T HE Khmer Journalist Association has now finally and fully embraced all the subtleties
and nuances of "Cambodian democracy": intrigue, squabbling - and now, joint
Angkor Thmei newspaper editor So Naro - who has done more than most in destablizing
the KJA, including actively campaigning against incumbent president Pin Samkhon -
had the honor of counting the votes in a second presidential election March 16.
Samkhon's initial 16-15 win on Jan 5 was tossed aside because Ly Chandara's Tudo
newspaper - a Samkhon supporter - had been shut down by the government.
First proclaiming that this was most definitely the last election, and "if anyone
wants to complain, complain now," Naro began pulling out the ballots that had
been cast secretly minutes before: "Tat Ly Hok," he said. "Pin Samkhon...,"
Tension mounted as Ly Hok got to 16 votes, just one away from first-past-the-post
victory. The only other candidate, Apsarama magazine editor Kim Vimol, voted for
With one vote to read and the score Ly Hok 16, Samkhon 15, and Vimol one, Naro took
the ballot, read the name and said: "Pin Samkhon."
The place dissolved into loud cheering and laughter. Even Naro - who seemed certain
earlier that Samkhon would have been ousted - cracked a smile.
Samkhon stood up and shook hands with Ly Hok.
"What a similarity!" Samkhon exclaimed in his reference to Cambodia's existing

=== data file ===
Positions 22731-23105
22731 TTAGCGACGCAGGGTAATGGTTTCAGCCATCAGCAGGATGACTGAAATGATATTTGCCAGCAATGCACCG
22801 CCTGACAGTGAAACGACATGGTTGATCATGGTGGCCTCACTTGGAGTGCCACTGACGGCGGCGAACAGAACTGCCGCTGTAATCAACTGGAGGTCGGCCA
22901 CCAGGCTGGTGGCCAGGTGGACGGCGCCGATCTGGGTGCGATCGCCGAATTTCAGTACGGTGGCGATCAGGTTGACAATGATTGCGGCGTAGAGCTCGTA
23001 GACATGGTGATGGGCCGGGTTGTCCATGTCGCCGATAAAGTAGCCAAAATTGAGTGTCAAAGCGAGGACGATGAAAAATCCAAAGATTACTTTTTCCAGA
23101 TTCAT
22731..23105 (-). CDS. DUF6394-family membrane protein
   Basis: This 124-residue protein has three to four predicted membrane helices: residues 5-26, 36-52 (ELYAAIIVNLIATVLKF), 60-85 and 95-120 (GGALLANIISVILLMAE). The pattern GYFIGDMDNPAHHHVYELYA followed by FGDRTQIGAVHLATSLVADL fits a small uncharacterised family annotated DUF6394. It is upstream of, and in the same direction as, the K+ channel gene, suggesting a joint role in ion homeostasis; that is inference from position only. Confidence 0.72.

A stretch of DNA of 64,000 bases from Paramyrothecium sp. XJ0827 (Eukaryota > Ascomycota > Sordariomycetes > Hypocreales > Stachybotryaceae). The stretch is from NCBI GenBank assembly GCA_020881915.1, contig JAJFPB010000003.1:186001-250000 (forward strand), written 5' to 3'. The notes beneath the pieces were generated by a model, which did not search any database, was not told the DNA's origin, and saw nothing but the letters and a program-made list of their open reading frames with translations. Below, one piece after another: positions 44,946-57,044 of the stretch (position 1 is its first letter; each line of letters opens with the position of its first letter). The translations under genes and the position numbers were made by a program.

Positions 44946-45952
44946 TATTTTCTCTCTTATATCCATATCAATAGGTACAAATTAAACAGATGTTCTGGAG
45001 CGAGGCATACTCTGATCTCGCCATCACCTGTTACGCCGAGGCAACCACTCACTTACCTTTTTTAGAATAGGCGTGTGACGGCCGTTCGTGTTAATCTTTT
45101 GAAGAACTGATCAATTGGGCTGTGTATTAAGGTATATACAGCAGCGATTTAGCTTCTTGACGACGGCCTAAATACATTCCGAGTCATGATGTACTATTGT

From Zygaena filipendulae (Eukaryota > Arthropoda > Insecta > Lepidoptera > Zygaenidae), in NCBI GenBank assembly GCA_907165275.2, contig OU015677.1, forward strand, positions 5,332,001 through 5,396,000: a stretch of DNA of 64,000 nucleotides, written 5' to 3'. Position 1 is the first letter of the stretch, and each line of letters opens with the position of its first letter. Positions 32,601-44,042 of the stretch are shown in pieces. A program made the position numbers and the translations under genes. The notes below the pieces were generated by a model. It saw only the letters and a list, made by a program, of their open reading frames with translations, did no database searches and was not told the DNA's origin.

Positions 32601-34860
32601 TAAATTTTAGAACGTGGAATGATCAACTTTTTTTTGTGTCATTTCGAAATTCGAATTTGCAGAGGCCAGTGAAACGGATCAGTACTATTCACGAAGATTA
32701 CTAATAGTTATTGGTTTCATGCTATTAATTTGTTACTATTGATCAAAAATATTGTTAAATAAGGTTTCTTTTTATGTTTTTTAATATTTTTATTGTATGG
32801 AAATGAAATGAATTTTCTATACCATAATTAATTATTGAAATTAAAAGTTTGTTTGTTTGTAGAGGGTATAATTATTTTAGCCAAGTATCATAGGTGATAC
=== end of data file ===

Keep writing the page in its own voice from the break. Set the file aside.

Ly Hok said: "From now on, we will sign papers like the two Samdech Prime Ministers
[Norodom Ranariddh and Hun Sen].
"You can say these results were accidental but this is a common victory of all
journalists and the KJA," Ly Hok said.
Samkhon said "This is the best result beyond everyone's expectations. I think
that this draw is better than me winning alone. If I remained president alone, the
opposition group will continue to resist... We have found stability for the association
and for us to return to our work."
KJA's members agreed that the results allowed the association to return to normal
"I want to pull the association toward true professionalism for all journalists
and I don't want to see politics involved with it," Ly Hok said.
However, Naro immediately put pressure on Samkhon and Ly Hok for him to become secretary
Samkhon said the decision on whether or not to appoint Naro - the journalist whose
testimony was vital in Prince Norodom Sirivudh controversially being found guilty
of organized crime - would be made next week when Ly Hok returns from a visit to
"I have difficulty with this. But I risk hoping that his [Naro] return will
help the association, though I do not know the real motivation behind it," he
Other unamed sources within the KJA said that pressure to include Naro in the association
came from "outside", but he refused to elaborate for fear that it would
jeopardize efforts to stabilize the association.
Most members of the KJA are known to be frustrated by Naro's insistence on office.